By contrast, we had the opportunity to worship in one of the largest churches in the metropolitan Houston area. A church with the stated goal of getting larger through acquisition (my word, not theirs) of smaller churches, through satellite churches operating in theaters, and also through traditional growth and influx. I knew the pastor by name only. I think I knew his wife’s name. I didn’t know his children’s names. He didn’t know me. He didn’t know my children. He wouldn’t even have known I was a member if we ran into each other in the grocery store. If I was to have gotten sick, or been in the hospital, or had a family crisis I wouldn’t have had a clue who to call. The Bible study class that we attended right before we left had about 110 people who attended regularly.

This all sounds like I am complaining or whining and that is not my intent. I am just trying to illustrate a reality in the modern church. I then want to draw some leadership applications from those observations and experiences.

What is the leadership application in this story?

The leadership application is that leaders are not absolved of their basic duties as leaders after an organization reaches a certain size. And if they feel that they cannot be effective after reaching a certain size, decisions must be made that will determine if growth will remain healthy, or become too much weight for a leader to bear?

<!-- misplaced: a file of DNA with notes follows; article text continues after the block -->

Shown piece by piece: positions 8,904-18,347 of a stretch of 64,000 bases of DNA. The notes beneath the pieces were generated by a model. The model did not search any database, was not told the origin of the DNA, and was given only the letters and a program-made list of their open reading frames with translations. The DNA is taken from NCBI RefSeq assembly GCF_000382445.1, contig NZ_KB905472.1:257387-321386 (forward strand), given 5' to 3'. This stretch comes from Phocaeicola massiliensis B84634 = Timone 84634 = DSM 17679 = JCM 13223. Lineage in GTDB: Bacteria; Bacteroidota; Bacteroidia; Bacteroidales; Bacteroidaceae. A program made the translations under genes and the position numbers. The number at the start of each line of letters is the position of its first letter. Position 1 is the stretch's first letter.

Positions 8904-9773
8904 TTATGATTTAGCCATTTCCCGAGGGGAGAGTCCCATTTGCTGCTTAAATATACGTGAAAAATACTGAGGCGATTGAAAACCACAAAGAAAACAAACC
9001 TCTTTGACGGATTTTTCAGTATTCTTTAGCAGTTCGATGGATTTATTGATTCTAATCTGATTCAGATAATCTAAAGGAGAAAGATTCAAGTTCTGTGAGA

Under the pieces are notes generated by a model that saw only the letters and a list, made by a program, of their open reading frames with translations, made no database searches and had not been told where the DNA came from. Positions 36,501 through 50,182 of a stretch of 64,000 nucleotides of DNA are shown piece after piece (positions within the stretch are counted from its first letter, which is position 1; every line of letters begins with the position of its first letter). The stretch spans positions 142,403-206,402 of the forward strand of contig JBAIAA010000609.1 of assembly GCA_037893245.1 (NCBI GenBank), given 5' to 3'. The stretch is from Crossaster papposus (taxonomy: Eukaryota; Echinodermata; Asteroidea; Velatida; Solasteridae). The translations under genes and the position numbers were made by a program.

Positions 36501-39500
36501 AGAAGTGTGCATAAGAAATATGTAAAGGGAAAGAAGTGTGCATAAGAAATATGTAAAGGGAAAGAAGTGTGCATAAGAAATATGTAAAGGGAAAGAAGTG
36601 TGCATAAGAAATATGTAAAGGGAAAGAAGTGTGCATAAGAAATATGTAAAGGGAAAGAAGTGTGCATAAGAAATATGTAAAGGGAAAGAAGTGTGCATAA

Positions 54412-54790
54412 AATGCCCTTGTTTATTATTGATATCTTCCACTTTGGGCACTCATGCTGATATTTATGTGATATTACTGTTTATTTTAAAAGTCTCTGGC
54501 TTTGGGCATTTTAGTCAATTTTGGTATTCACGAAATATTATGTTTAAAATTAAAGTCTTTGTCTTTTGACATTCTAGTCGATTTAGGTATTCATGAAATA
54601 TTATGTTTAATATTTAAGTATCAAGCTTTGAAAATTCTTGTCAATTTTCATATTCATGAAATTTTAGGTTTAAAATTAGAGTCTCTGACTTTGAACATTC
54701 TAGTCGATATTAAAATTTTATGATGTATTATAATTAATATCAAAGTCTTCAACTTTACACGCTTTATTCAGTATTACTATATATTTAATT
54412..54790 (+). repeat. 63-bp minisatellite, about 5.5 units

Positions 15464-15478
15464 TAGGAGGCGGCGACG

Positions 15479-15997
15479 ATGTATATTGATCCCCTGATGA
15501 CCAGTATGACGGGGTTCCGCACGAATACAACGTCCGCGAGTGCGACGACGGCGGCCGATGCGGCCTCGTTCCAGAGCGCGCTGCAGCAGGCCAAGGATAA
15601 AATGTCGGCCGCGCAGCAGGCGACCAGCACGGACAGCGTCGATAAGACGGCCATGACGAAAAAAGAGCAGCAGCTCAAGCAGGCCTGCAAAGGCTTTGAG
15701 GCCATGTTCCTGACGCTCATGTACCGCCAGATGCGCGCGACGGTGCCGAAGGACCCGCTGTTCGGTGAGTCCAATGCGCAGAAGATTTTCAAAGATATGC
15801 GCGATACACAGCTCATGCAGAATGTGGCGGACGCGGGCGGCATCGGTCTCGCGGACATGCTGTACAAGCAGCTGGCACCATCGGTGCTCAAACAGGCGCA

So, here are some questions that are in my head that will be challenging to leaders in small, medium, and large organizations alike:

Is bigger necessarily better? — It is hard not to hearken to the Siren’s call to get bigger and bigger and bigger.

Continue reading “Is Bigger Always Better?”

How Important Are YOUR Results?

How Important are YOUR Results?

It is easy to follow a “winner.” And it is easy to follow when everything is chugging along nicely and the organization is experiencing success, growth, profitability, everyone feels valued and appreciated by their leader.

So, what do we do when our leader isn’t leading us in a positive direction of if there are not positive and measurable results? That is a very different situation, isn’t it?

Who is at fault?

That is probably the first thing that jumps to most of our minds. (OK, maybe that is only in my mind.) And I suppose there is a time and there is a place for that kind of an assessment. But, what if we are in a crisis mode? Then that is not the time to be assigning blame. That is the time to rally around the leader, get things fixed, and get the ship turned around.

What is MY responsibility at this point?

Continue reading “How Important Are YOUR Results?”